The minute I heard Saks Off Fifth would anchor the new Twin Cities Premium Outlets in Eagan, I had a sinking feeling its days in downtown Minneapolis were numbered. Although the retailer denied plans to leave when I asked, the Minneapolis St. Paul Business Journal reports today that Walgreens is looking at the Off Fifth space for its new super sized concept. Yes, Walgreens.
The idea of an upscale Walgreens selling luxury cosmetics and gourmet foods is fine, especially for those of us that work at the end of downtown farthest from Target. But to lose Off Fifth in the process is a huge bummer—especially with all the available real estate around it. Granted, our expectations of downtown shopping continue to get lower and lower as Gaviidae is all but cleared of retail, including stalwart Len Druskin, and Macy’s is a shadow of its former shelf. At least Off Fifth brought some designer brands to the city—with its many professionals who need a dress or a suit in the 10 minutes between meetings—and with Diane Von Furstenberg, Marc Jacobs, and Kate Spade at 40 percent off, it even gave suburban shoppers a reason to head downtown. At least, once in a while.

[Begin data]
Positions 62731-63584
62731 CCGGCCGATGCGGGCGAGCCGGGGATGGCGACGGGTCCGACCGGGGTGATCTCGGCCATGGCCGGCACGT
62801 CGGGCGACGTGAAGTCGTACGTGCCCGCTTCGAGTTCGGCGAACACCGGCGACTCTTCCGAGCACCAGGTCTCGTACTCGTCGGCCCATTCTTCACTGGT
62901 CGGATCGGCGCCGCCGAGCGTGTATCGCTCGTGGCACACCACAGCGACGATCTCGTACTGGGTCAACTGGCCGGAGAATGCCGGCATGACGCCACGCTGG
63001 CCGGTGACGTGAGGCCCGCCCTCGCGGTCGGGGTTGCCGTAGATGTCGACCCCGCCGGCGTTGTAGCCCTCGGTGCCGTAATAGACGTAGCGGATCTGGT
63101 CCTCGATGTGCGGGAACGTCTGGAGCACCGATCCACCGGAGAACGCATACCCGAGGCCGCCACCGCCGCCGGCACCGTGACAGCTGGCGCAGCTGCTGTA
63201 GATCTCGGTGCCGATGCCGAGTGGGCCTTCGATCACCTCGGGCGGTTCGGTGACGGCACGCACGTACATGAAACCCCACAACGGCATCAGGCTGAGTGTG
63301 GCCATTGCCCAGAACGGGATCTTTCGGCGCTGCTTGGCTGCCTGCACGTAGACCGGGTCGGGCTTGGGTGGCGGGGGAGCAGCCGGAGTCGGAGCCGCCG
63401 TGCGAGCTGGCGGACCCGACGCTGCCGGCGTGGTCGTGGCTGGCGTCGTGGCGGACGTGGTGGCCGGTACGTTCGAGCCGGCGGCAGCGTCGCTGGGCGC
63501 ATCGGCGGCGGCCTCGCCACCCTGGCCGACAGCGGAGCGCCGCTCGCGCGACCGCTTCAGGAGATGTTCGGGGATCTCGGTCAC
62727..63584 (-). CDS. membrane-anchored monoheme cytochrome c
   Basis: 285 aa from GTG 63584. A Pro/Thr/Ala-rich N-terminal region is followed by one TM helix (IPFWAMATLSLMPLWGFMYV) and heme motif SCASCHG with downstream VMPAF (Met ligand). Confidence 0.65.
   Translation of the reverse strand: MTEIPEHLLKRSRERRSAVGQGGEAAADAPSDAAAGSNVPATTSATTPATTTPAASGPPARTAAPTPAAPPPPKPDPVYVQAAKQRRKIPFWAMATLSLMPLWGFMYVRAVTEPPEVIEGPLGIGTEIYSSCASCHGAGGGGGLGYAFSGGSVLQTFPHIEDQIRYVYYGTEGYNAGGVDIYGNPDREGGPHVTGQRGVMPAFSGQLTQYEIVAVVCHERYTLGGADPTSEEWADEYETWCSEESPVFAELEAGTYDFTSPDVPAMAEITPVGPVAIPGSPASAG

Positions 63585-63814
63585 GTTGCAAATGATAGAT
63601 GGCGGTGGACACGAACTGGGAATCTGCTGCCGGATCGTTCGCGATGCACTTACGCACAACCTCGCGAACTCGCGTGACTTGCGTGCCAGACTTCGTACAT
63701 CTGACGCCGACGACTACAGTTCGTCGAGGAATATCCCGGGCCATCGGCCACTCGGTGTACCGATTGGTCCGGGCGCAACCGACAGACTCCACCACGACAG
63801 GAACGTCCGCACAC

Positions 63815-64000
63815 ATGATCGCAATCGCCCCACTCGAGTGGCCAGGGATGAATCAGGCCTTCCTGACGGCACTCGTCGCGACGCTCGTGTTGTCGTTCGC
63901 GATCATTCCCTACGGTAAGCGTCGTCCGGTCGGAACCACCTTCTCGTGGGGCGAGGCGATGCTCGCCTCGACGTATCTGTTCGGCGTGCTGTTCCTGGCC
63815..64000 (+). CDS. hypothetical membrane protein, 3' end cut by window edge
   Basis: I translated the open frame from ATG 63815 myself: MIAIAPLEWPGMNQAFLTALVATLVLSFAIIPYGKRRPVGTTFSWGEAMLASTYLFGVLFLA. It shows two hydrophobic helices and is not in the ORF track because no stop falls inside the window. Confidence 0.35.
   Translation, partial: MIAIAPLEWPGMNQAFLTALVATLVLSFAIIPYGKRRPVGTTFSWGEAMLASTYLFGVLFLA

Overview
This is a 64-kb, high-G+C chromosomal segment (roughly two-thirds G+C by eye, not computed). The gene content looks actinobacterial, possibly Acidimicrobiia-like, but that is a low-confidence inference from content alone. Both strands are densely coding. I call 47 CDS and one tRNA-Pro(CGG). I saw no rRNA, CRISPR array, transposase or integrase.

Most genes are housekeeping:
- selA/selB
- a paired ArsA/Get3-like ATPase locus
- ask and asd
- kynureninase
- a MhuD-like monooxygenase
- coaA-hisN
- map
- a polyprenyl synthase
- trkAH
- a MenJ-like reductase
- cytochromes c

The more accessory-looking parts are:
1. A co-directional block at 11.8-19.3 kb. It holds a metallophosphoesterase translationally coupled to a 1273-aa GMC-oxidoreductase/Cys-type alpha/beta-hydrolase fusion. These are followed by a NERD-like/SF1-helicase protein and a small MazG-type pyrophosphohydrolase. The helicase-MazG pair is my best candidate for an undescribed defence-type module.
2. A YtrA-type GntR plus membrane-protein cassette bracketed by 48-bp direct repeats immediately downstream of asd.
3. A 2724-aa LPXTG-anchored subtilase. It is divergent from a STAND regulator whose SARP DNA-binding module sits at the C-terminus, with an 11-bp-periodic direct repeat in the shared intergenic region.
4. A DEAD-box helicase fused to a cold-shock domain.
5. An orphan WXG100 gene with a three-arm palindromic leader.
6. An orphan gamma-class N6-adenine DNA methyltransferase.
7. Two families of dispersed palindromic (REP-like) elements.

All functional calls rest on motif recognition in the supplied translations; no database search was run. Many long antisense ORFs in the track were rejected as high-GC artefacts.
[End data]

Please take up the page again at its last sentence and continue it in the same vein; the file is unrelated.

The future of downtown retail seems to be limited to serving workers (and dwellers) with daily essentials. And that’s a shame for the Twin Cities—including the suburban malls that have drawn traffic down 35W. Downtown is still where visitors, and businesses look to gauge the health and vibrancy of the city and make their initial impressions. It should be a crown jewel for the entire metropolitan area, which boasts top theaters, museums, restaurants, creative firms, and sports teams. And from a retail perspective, ours doesn’t begin to suggest the vibrancy and sophistication we offer in those other areas. Shopping used to be a reason to make a day of going downtown. I think about cities like Seattle where downtown feels alive even on the weekends and even when there’s no special game or event taking place. Why? Because there’s shopping. Good, upscale shopping to bring energy, traffic, and style. Hard to imagine that being the case in our city again.